Surprisingly, although they grew up with Him and observed firsthand His sinless, perfect life, Jesus' brothers did not at first believe in Him. John records their unbelief exhibited by challenging Jesus to reveal Himself openly:
Now the feast of the Jews, the Feast of Booths, was near. Therefore His brothers said to Him, "Leave here and go into Judea, so that Your disciples also may see Your works which You are doing. For no one does anything in secret when he himself seeks to be known publicly. If You do these things, show Yourself to the world." For not even His brothers were believing in Him. (John 7:2–5)
Their unbelief bore sad testimony to the truth of Jesus' declaration that "a prophet is not without honor except in his hometown and among his own relatives and in his own household" (Mark 6:4). So strong was His brothers' unbelief that they even thought Jesus had taken leave of His senses (Mark 3:21). (It is worth noting that His brothers' unbelief disproves the apocryphal accounts of Jesus' alleged childhood miracles—as does the direct statement of John 2:11 that changing the water into wine at Cana was the "beginning of His signs," emphasis added.) Their unbelief apparently lasted throughout Jesus' earthly life and ministry.
But by the time those who believed in Him gathered in Jerusalem after His resurrection, something remarkable had happened. Acts 1:13 notes that the apostles were there, and verse 14 adds: "These all [the apostles] with one mind were continually devoting themselves to prayer, along with the women, and Mary the mother of Jesus, and with His brothers" (emphasis added). What happened to change His skeptical, unbelieving brothers into devoted followers? Paul gives the answer in 1 Corinthians 15:7, noting that after Jesus' resurrection, "He appeared to James." Doubtless as a result of that personal, post-resurrection appearance, James came to saving faith in the Lord Jesus Christ.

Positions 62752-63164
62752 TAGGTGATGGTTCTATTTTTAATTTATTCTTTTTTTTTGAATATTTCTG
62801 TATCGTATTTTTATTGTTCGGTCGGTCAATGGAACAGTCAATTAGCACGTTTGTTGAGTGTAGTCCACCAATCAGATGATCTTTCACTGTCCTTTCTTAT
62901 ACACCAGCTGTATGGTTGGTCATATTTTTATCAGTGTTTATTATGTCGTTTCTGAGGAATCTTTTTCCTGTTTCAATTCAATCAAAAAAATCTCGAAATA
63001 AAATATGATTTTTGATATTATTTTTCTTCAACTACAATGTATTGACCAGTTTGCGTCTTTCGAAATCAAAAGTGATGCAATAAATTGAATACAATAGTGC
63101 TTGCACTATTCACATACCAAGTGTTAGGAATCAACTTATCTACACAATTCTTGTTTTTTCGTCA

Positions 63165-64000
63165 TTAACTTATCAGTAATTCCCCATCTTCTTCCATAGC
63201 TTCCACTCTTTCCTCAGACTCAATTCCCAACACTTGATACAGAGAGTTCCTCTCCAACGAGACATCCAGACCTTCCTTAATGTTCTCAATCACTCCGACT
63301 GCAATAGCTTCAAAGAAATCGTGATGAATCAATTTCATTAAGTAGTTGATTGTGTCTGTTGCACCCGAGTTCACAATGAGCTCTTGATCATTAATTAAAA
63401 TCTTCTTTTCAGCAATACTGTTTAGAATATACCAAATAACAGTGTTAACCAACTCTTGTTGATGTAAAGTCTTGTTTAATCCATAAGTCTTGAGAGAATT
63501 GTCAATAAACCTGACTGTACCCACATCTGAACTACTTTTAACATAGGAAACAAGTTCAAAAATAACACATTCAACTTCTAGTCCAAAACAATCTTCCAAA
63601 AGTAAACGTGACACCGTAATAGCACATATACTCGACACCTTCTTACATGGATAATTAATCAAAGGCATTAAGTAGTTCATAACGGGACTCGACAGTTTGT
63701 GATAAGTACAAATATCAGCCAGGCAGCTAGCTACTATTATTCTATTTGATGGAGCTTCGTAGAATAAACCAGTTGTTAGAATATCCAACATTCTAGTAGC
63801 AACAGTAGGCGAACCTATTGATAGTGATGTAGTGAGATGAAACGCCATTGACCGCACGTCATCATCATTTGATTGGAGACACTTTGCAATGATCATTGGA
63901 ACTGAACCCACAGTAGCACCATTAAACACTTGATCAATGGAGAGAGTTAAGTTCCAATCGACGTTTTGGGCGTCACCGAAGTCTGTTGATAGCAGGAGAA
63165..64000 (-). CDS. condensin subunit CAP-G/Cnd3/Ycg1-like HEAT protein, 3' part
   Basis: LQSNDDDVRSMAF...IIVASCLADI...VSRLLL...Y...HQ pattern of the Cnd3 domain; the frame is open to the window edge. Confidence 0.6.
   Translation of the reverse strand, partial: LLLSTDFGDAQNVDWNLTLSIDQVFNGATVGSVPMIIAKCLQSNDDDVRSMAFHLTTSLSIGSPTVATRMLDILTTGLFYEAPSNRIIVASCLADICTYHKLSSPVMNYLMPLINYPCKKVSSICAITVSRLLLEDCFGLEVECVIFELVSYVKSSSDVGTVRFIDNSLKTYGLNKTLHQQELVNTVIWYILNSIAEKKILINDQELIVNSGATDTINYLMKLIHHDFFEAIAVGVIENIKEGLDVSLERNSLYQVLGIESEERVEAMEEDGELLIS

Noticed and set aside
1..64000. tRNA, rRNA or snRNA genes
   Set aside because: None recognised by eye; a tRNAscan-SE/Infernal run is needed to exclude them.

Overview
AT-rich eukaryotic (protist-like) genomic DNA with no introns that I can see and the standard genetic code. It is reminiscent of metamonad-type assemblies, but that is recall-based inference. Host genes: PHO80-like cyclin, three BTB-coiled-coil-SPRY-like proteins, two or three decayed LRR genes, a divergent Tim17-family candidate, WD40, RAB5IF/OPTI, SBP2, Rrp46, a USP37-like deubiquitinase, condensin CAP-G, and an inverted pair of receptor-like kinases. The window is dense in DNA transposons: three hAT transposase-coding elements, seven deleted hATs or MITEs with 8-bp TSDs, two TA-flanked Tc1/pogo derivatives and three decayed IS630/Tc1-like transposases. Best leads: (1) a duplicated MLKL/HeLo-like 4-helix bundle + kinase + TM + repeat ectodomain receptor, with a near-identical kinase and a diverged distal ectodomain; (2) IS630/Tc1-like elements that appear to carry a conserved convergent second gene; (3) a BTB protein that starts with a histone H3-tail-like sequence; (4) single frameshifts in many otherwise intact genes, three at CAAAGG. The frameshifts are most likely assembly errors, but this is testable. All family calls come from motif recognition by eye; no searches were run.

The church was born on the Day of Pentecost and James, although not an apostle, soon became one of its key leaders. When Paul visited Jerusalem, he discovered that James, as well as Peter and John, were pillars of the church there (Gal. 2:9–12). Because the apostles were frequently away preaching the gospel, James eventually became the preeminent leader of the Jerusalem church. To borrow a contemporary term, he was its senior pastor. Following his miraculous release from Herod's jail, Peter ordered the astounded believers to "report these things to James and the brethren" (Acts 12:17), clearly indicating that James had become the one to whom important news was to be first reported.
James presided over the pivotal Jerusalem Council (Acts 15), which had been convened to decide the momentous question of whether salvation required obedience to the Mosaic Law or was by grace alone working through faith. After much debate, Peter, Paul, and Barnabas reported God's gracious salvation of Gentiles through their ministries (vv. 6–12). James then reinforced Peter's point, handed down the council's decision (vv. 12–21), and most likely composed the resulting letter to Gentile believers (vv. 23–29). Many years later, when Paul returned to Jerusalem at the end of his third missionary journey, James again appears in the presiding role. Luke reports that "after we arrived in Jerusalem, the brethren received us gladly. And the following day Paul went in with us to James, and all the elders were present" (Acts 21:17–18). The plurality of elders did not negate James's primary leadership role, as equality of apostolic office did not negate Peter's leadership of the Twelve.
Also known as James the Just because of his righteous life, he was martyred about a.d. 62, according to Josephus.
a bond-servant of God and of the Lord Jesus Christ, (1:16)